3. Small Business Delegation Requires EQUIPPING

The third step in quality delegation is equipping the person with the stuff they need to get the project or task complete. Remember what they say about assuming? Never assume that the person you’re delegating to knows everything they need, where it all is, how to use it, when to use it, where to use it, how often to use it, etc. You get the point.

  • Offer what you think they’ll need to do it. Be specific: Here’s what you’ll need to get this completed.
  • Ask what else they’ll need to do it. Be specific: Anything else you think you’ll need to get it done?
  • Decide the equipping process:Let’s decide how we’ll equip you to get this done.
    • What do you need?
    • Who’s going to give it to you?
    • When do you think you would be fully equipped and able to begin the project?
  • Affirm buy-in by reviewing the process:So let’s review this once more together to make sure we haven’t missed anything.

You’ve hired a smart person and chosen to delegate to them. But if you have specific expectations about how the project or task is to be accomplished, then it’s your job to be as specific as possible about the details of what they need to get it done.

4. Small Business Delegation Requires EXPECTING

The final step to quality delegation is summarized in the adage, “inspect what you expect.”  Strangely, this step is the most neglected.  It’s completely understandable, though. As a business owner or manager, we get so busy that we just assume the person we delegated the thing actually completed it.  If you manage like this, you definitely experience the ripple effects.  These effects are gradual and often form organizational potholes that hinder workflow, productivity, and effectiveness.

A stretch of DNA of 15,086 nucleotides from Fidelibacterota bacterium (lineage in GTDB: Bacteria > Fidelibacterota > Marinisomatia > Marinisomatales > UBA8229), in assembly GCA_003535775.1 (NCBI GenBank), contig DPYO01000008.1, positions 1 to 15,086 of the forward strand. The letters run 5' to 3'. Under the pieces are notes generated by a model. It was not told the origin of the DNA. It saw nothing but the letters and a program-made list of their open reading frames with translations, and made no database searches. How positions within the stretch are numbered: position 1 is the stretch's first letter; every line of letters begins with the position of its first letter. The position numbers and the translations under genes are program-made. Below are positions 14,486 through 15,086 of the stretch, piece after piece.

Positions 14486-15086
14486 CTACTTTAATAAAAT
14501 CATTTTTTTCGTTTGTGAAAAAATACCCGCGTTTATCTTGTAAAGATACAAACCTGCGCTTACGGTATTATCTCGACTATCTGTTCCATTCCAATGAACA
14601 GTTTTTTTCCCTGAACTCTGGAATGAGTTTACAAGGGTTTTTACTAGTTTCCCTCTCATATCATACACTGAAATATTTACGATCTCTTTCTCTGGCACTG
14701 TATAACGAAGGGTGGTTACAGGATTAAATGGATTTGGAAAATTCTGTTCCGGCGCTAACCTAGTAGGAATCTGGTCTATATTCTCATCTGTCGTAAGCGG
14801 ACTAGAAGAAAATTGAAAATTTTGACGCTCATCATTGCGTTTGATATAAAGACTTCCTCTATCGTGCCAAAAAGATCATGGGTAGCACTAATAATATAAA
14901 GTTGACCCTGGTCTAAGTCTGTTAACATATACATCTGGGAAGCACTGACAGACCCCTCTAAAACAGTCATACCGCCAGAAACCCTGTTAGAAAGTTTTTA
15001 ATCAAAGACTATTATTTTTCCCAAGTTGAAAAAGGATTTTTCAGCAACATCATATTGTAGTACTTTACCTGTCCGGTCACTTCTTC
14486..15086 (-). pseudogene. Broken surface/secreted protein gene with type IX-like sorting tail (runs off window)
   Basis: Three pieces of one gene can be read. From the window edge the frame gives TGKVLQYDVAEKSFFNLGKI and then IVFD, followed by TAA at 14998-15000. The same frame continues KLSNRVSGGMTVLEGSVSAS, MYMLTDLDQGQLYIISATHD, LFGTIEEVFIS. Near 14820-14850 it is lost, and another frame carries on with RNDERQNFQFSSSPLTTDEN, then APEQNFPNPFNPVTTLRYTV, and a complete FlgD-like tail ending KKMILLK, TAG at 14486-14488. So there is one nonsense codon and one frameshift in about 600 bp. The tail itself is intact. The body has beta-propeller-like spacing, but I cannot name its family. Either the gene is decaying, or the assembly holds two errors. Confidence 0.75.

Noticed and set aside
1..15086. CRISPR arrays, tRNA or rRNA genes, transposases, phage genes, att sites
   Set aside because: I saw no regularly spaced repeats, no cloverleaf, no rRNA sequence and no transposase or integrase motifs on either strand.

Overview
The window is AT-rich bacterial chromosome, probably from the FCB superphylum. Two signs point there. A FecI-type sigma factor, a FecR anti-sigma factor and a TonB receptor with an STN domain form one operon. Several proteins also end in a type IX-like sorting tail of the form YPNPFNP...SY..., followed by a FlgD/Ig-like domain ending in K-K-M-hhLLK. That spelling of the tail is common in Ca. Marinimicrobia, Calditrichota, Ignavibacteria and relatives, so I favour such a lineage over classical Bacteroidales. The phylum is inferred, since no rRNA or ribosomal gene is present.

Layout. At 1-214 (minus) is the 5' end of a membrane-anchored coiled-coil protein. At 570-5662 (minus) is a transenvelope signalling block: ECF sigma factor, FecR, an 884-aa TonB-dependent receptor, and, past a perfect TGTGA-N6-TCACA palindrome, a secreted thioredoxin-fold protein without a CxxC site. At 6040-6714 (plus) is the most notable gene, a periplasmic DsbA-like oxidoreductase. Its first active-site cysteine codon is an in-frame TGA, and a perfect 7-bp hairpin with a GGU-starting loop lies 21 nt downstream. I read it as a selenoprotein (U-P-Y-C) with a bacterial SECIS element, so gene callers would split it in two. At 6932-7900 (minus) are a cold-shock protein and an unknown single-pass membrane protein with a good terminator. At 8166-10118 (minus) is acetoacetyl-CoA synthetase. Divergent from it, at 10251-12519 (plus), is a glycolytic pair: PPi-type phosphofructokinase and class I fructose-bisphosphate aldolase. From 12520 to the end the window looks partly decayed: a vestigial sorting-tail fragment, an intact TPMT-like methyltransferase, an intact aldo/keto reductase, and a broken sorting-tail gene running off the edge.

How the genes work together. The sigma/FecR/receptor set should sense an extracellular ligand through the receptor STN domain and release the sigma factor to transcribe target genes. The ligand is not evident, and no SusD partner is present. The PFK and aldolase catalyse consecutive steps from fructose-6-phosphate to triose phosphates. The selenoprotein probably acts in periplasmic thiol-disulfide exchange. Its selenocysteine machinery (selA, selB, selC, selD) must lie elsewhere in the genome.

When you inspect what you expect, then your expectations will solidify in the minds of your employees. In other words, if they know you’re going to check up on them, and if they know the standard you’re going to use, they will be ready. And the work you expect will be done as you expected. Inspecting what you expect involves the following thought process. 

  • Communicate when it needs to get done and be specific: “Here’s when this needs to be completed.” Put it on your calendars right then and there.=
  • Ask for their input on the due date and be specific:Any issues you foresee in getting this completed on time?
  • Decide a due date and put it on your calendars then and there:  “So we’re agreeing that this will be completed by 0/0/00 (@ 0:00 am/pm [if necessary]).
  • Communicate a follow-up date/time to ensure it has been done:  “I’ll follow-up with you on 0/0/00 at 0:00 am/pm to hear how it went.
  • Present contact information should they have more questions:  “Here’s my contact information if you should have any more questions.